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The Concord entered Airline service in 1976and remains today a technological triumph, flying daily between New York and Europe at twice the speed of sound. But the life of this supersonic transport (SST) has been beset by bitter political contoversies over it's environmental and economic effects, and by strained diplomatic relations between the United States, France and Britain. Outlining the economic obstacles that more than twwenty years of Concorde service have failed to overcome, Owen argues that development of the Concorde rested in twin fallacies of the late 1950s: that supersonuic aairliners would shape the immediate future of commercial air transport and that governments could afford to finance the building of supersonic machines. Providing a compelling analysis of the interplay of politics, economics, and technology in the introduction of a record breaking aircraft, Concorde and the Americans also examines the prospects for a "son of Concorde" that may yet prove both economically and environmentally viable.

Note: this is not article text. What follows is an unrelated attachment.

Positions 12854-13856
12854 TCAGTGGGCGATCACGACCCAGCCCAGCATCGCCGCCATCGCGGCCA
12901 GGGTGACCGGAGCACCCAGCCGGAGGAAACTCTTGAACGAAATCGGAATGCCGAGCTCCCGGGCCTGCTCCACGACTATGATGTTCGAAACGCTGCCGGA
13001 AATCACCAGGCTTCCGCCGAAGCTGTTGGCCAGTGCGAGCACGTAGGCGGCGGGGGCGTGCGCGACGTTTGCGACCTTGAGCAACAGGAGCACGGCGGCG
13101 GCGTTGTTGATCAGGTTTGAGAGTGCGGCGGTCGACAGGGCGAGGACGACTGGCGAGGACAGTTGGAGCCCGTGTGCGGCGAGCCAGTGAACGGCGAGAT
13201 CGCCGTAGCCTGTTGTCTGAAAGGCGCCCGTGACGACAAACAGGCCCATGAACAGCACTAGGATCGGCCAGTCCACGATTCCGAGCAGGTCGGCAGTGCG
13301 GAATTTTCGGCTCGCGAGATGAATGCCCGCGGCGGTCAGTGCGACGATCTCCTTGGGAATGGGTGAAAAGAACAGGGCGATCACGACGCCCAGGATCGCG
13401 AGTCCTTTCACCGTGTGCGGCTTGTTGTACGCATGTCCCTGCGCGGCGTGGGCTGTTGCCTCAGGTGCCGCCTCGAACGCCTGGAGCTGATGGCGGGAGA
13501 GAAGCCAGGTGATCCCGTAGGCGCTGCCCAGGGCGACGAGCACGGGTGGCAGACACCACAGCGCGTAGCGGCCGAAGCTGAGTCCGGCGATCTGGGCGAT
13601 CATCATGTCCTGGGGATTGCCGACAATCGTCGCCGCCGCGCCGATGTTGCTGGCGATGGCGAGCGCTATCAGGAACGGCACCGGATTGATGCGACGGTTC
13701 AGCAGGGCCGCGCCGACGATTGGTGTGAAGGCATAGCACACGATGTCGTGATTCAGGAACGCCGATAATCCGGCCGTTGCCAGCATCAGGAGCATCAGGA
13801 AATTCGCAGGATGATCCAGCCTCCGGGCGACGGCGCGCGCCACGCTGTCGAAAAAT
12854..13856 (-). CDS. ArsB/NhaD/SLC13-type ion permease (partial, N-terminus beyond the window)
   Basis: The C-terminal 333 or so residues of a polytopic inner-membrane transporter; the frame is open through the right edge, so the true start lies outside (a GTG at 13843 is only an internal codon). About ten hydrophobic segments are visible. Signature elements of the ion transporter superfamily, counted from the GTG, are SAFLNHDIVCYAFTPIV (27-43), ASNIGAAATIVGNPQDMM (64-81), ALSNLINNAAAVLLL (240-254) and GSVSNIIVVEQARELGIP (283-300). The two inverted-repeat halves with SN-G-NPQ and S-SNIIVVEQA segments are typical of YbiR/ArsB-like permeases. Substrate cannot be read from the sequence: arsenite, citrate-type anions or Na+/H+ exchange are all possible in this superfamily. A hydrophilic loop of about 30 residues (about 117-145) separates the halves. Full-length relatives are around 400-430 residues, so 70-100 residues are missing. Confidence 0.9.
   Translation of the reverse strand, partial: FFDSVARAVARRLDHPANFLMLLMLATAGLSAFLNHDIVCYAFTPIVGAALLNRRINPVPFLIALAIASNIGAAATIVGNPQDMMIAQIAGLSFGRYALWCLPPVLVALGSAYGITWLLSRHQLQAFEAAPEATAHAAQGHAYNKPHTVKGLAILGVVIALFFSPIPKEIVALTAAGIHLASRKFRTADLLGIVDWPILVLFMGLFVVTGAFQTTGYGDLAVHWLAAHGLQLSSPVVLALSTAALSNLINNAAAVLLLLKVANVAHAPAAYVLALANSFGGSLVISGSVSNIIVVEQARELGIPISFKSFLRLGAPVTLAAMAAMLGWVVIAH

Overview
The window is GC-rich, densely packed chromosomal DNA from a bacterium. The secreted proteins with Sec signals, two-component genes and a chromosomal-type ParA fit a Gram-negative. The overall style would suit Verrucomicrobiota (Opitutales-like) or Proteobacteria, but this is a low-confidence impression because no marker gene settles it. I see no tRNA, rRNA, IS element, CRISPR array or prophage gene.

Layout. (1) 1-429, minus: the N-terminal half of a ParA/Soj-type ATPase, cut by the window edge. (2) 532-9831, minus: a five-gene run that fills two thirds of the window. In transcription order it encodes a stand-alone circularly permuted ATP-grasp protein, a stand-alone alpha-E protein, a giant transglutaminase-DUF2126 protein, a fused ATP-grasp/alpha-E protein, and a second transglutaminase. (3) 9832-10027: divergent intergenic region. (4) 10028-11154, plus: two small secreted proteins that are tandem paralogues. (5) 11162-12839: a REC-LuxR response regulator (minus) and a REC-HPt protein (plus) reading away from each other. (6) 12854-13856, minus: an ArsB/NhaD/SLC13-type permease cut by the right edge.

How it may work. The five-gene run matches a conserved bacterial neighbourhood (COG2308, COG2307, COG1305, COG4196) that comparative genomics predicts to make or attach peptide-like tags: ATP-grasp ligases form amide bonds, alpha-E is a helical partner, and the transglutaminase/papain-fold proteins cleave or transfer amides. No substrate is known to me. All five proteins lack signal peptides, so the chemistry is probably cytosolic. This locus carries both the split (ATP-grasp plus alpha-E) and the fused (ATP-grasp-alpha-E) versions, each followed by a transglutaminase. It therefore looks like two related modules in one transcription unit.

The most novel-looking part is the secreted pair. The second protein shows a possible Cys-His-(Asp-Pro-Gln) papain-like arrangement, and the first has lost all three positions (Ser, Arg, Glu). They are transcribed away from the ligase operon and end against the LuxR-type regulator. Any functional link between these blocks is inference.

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Book Description Smithsonian, 1997. Hardcover. Condition: New. Seller Inventory # DADAX1560987367
Book Description Smithsonian, 1997. Condition: New. book. Seller Inventory # M1560987367
Book Description Smithsonian. Hardcover. Condition: New. 1560987367 New Condition. Seller Inventory # NEW7.0650777